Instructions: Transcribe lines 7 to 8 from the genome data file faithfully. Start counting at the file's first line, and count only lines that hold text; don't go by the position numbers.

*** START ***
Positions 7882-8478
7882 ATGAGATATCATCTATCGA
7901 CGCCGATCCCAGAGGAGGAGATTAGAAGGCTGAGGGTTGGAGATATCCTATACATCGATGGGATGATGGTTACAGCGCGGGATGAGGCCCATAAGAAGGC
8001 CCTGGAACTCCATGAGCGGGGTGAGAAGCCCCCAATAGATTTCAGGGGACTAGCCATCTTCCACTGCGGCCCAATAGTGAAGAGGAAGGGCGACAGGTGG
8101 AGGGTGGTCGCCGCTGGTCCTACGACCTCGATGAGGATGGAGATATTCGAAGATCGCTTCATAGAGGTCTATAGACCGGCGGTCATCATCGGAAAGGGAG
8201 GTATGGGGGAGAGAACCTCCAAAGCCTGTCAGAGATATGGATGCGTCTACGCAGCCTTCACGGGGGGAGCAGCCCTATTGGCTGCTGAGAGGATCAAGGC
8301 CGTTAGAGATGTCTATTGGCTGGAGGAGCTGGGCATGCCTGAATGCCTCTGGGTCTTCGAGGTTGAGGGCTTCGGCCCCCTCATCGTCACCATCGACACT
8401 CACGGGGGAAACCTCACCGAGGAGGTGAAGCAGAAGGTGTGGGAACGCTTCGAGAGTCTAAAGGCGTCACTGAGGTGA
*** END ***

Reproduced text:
8301 CGTTAGAGATGTCTATTGGCTGGAGGAGCTGGGCATGCCTGAATGCCTCTGGGTCTTCGAGGTTGAGGGCTTCGGCCCCCTCATCGTCACCATCGACACT
8401 CACGGGGGAAACCTCACCGAGGAGGTGAAGCAGAAGGTGTGGGAACGCTTCGAGAGTCTAAAGGCGTCACTGAGGTGA